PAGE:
Wearables. Virtual Reality. Augmented Reality. Passing buzzwords, or the future of museums and cultural spaces? These were the themes that Dean Johnson of Brandable covered in his Museum & Heritage Show talk on ‘Tomorrow’s Technology Today’. As he writes in the article cited below, he’s recently spent 48 hours living in VR, so he’s something of an expert.
I took away a lot from Dean’s session, given the ubiquitous contemporary thinking around VR and AR in our sector, but a couple of thoughts in particular stood out.
- Above all else, new technology should never be implemented just for the sake of it. An expensive piece of kit doesn’t add value just by its presence alone; it has to be actively adding a new dimension to the narrative of the space. If it doesn't help you get your message across, use something else.
- If some sort of AR/VR is right for you, don’t just think superficially about where it fits, actively make the new tech fit into your space. If it’s not well thought-through, it’ll just become a neglected piece of kit in the corner that people are wary of engaging with. Really work to make it something worth interacting with to help take new steps into the cultural environment.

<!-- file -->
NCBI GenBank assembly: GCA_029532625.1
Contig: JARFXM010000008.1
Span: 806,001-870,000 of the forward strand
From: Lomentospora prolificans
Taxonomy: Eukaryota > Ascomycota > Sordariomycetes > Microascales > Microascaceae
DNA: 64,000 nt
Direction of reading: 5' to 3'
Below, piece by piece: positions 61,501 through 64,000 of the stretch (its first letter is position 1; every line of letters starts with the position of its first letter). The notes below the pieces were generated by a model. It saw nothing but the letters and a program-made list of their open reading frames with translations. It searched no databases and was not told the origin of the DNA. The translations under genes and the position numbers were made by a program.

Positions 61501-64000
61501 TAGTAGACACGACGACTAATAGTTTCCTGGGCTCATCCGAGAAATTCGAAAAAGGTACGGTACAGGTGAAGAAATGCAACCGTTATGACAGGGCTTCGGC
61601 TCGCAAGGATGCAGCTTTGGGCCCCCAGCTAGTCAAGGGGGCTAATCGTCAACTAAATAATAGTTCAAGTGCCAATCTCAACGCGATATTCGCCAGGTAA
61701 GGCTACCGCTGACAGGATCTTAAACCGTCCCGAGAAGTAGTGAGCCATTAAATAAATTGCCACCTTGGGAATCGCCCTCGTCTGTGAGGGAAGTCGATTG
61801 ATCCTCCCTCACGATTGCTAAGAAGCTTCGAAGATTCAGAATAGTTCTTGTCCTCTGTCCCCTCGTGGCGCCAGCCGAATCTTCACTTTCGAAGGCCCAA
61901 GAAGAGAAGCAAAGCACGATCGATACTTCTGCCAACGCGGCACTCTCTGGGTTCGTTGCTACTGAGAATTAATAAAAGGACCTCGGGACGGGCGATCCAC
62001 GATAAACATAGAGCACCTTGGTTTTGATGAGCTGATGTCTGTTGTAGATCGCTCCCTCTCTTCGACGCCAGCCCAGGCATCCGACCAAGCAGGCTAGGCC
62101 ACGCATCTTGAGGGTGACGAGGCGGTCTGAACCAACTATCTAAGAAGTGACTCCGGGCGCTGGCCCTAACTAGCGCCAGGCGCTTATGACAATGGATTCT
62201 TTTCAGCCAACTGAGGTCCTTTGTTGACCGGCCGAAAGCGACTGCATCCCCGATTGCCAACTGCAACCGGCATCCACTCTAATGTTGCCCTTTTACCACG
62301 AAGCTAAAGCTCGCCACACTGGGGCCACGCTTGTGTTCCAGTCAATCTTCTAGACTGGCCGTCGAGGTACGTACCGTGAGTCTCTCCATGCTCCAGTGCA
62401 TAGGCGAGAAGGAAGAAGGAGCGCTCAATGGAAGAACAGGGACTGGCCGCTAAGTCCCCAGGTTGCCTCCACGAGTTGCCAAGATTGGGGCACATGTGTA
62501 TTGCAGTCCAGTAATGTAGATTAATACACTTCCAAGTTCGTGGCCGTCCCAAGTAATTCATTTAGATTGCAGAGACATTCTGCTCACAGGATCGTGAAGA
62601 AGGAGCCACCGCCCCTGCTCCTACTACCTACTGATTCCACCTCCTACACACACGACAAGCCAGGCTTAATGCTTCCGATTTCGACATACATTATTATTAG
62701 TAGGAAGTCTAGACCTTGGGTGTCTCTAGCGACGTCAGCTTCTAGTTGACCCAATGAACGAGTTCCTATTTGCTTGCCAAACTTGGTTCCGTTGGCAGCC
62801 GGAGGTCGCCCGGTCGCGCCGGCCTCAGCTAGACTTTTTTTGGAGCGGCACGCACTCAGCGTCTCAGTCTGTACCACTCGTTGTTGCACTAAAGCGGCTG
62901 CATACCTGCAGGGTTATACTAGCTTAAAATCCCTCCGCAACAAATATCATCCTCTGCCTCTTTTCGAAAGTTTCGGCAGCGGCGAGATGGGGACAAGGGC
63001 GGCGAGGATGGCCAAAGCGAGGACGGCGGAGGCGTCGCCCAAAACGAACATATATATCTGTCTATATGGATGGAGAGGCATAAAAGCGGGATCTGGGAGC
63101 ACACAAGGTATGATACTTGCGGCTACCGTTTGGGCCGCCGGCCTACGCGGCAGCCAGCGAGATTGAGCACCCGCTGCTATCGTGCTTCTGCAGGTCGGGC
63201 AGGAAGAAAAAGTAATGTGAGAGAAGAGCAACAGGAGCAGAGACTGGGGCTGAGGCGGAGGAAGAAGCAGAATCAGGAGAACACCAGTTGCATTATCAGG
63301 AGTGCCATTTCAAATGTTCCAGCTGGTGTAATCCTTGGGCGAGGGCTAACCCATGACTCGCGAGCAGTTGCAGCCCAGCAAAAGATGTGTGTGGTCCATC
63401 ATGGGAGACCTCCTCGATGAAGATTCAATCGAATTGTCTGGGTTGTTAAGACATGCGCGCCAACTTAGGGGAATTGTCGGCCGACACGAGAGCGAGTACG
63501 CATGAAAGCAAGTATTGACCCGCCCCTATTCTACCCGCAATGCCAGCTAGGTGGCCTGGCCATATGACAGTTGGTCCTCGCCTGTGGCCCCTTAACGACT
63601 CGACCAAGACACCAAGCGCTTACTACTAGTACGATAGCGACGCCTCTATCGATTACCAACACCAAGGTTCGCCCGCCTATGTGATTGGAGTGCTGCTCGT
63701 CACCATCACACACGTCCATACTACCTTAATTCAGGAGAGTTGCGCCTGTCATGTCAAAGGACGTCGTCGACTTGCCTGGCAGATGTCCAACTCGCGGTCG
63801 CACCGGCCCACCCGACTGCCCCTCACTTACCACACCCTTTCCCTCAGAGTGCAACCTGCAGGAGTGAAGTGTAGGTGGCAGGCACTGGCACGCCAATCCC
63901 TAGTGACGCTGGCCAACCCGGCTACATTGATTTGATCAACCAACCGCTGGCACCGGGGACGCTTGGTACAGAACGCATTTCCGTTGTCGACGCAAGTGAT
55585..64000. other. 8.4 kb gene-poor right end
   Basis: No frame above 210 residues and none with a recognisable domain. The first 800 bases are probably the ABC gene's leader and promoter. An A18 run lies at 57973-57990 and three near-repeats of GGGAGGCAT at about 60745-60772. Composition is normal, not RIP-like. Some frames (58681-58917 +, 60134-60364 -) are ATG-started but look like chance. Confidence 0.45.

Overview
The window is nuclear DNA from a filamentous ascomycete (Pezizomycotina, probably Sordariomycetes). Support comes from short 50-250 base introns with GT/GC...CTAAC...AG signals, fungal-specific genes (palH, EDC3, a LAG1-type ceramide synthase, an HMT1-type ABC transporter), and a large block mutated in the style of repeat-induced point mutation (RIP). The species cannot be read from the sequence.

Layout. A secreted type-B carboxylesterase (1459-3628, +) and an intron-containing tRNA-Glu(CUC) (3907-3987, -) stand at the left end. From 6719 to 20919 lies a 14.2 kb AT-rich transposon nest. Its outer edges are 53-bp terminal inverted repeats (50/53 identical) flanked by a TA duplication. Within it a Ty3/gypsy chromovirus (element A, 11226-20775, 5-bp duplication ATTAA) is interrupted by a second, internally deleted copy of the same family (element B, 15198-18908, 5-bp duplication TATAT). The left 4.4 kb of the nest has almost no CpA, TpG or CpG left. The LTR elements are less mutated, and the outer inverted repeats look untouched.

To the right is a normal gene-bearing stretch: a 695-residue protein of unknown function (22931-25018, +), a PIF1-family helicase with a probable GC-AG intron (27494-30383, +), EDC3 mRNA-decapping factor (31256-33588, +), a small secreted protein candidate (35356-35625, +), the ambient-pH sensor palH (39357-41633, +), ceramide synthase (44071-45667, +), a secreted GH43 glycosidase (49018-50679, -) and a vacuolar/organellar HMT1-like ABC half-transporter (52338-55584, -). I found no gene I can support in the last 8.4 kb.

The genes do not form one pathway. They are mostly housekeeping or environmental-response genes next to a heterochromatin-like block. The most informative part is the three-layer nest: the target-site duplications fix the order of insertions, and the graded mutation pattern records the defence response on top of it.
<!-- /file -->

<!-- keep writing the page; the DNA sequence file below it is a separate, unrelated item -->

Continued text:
Overall though, the deal-breaker with this new kind of tech (and I think this is applicable to any kind of hitherto unknown innovation in a cultural space) boils down to two simple questions: how do you get visitors to it, and what are they inspired to take away from it?
I joined forces with Sarah Jones, a senior media academic and 360º storyteller, to ‘live’ in virtual reality. This included eating, sleeping, running, fighting, driving, wing-walking, even getting a tattoo! Everything we tackled, we did so for a reason, not just because we could but to show the outside world that VR has a place in our lives and is there to complement it, rather than replace it.